Susan Down, LocalEye.ca, May 23 2016
We like to count in the Cowichan Valley – salmon, raindrops, lake levels. After all, management guru Peter Drucker said that you can’t manage what you can’t measure.
But measuring is only half the job. Once they have the numbers, leaders can then decide which direction to take. In the CVRD, we should be acting, fast, to handle the drought conditions that could seriously harm our region.
A staff report to be presented to the CVRD’s regional services committee on May 25 has some grim statistics. The snow index at Jump Creek was eight per cent of normal. The Chemainus River’s 7-day-average streamflow was the lowest on record. Rainfall in North Cowichan in April was 22 per cent of normal.
The impact is felt on aquifer levels as well as surface water. The Cobble Hill observation well is at the lowest level ever for this time of year. On top of that, the water use has increased by 20 per cent over last year as gardeners and farmers resort to early irrigation. And Catalyst has received emergency authorization to drop river flows to 4.5 cubic metres per second, a few weeks earlier than normal so the water will last until fall rains come.
Ontario received plenty of ridicule for its just-released climate action plan that one pundit called “economic assisted suicide.” Certainly it sounds like an expensive plan, but at least it’s a plan.
In the Cowichan Valley, the Cowichan Watershed Board and citizens’ groups such as the Cowichan Lake and River Stewardship Society and One Cowichan are taking action through conservation campaigns and salvaging stranded salmon fry. (related stories)
Elected leaders – both local and provincial – need to start paddling as well. It means asking the hard questions about the fate of the Catalyst pulp mill, or the harm done by clearcut logging. And they need to demand that some other measurements be completed.
For example, after years of talk, we don’t have the definitive engineering measure to determine whether we can add another 12 inches of height to the Lake Cowichan weir in the form of flash-boards that can store more water in the winter.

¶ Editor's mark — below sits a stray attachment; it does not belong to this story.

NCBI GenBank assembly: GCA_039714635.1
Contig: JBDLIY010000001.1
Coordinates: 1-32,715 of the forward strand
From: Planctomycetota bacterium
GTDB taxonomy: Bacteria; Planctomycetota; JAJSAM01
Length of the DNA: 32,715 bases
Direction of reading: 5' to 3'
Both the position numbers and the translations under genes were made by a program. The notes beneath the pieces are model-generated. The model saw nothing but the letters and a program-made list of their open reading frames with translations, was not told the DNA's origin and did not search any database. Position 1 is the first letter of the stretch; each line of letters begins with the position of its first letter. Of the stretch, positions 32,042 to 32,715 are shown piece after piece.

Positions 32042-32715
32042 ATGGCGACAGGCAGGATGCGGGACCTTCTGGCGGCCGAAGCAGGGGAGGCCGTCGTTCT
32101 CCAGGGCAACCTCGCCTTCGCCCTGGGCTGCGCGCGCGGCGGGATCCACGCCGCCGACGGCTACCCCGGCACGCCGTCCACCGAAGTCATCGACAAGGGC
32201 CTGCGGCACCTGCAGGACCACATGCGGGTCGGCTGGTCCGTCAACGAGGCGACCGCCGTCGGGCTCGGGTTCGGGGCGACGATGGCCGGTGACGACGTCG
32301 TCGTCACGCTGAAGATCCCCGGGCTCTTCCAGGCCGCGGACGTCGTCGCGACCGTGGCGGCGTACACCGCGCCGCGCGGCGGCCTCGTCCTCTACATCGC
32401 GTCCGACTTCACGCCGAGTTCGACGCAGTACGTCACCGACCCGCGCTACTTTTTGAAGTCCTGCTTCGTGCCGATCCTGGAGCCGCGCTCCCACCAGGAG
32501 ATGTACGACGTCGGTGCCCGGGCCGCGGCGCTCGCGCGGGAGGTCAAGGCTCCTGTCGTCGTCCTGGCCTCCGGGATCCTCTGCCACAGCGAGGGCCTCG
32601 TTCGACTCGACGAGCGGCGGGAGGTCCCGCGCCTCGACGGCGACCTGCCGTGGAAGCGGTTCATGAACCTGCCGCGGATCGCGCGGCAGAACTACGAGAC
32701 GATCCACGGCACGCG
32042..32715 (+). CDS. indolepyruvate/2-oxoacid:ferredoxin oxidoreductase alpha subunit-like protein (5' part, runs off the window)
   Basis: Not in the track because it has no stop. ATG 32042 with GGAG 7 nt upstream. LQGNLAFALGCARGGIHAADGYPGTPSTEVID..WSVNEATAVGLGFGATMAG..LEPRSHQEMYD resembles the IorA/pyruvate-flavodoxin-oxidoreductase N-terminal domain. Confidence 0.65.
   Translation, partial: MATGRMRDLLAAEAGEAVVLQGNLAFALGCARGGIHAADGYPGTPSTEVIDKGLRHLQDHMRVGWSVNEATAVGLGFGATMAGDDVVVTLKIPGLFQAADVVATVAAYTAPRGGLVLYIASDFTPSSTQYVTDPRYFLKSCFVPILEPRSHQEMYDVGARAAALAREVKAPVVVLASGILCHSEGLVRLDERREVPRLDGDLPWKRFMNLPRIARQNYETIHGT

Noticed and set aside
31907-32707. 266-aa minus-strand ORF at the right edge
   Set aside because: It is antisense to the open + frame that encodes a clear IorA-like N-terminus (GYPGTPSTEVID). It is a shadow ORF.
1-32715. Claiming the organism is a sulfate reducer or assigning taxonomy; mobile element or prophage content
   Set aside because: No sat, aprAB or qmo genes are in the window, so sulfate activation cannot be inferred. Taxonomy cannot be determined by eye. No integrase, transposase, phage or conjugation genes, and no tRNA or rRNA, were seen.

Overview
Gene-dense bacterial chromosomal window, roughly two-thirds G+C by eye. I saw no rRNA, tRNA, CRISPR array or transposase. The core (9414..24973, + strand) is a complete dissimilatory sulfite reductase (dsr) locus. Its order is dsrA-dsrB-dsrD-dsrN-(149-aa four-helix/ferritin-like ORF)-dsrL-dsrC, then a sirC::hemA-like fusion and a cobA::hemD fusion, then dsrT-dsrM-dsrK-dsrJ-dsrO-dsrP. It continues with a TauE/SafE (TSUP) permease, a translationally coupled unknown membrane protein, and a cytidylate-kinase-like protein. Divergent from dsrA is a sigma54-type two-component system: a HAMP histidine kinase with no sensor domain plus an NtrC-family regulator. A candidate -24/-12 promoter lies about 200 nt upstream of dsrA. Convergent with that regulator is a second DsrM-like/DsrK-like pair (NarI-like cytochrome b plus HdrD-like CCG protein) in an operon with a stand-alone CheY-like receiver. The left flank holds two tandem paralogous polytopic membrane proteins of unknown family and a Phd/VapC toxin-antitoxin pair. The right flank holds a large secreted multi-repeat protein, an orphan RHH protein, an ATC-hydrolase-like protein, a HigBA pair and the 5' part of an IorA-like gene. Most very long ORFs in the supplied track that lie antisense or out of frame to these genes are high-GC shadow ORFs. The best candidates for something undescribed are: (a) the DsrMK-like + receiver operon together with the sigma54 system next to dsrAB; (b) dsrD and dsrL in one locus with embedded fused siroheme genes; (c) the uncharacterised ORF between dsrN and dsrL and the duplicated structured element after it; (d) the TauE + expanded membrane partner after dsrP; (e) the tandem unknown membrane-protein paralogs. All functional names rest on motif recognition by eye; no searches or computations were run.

A new snow pillow monitoring system installed last fall has never worked properly. This was supposed to offer a more accurate measure of our watershed compared with the Jump Creek site that flows into the Nanaimo watershed. Who will pay for the improvements and why didn’t the contractors get it right?
Another misleading measurement is the province’s definition of drought conditions. Vancouver Island is considered one area. Because of more rain in the north end of the Island, Cowichan is considered Level 1 – normal when it is actually Level 3 – very dry. This brand of statistics is like adding up the makeshift shelters at Victoria’s Tent City and the mansion-dwellers in nearby Rockland and then concluding the average person lives in a middle-class three-bedroom home.
The staff report also states that there is little budget for communications. Yet the pile of cash slotted for economic development is generous. It seems to me that discussing the elusive pot of gold at the end of the Ec Dev rainbow is completely misguided while this environmental disaster looms. No rain = no rainbow. And that could turn off the tourist taps for a region that benefits from visitors attracted by water recreation and our food and wine culture as well.
As usual, I think the inspired leadership will come from the middle, from you and me. Let’s get together to find a solution. We need to act boldly. The time for just counting is over.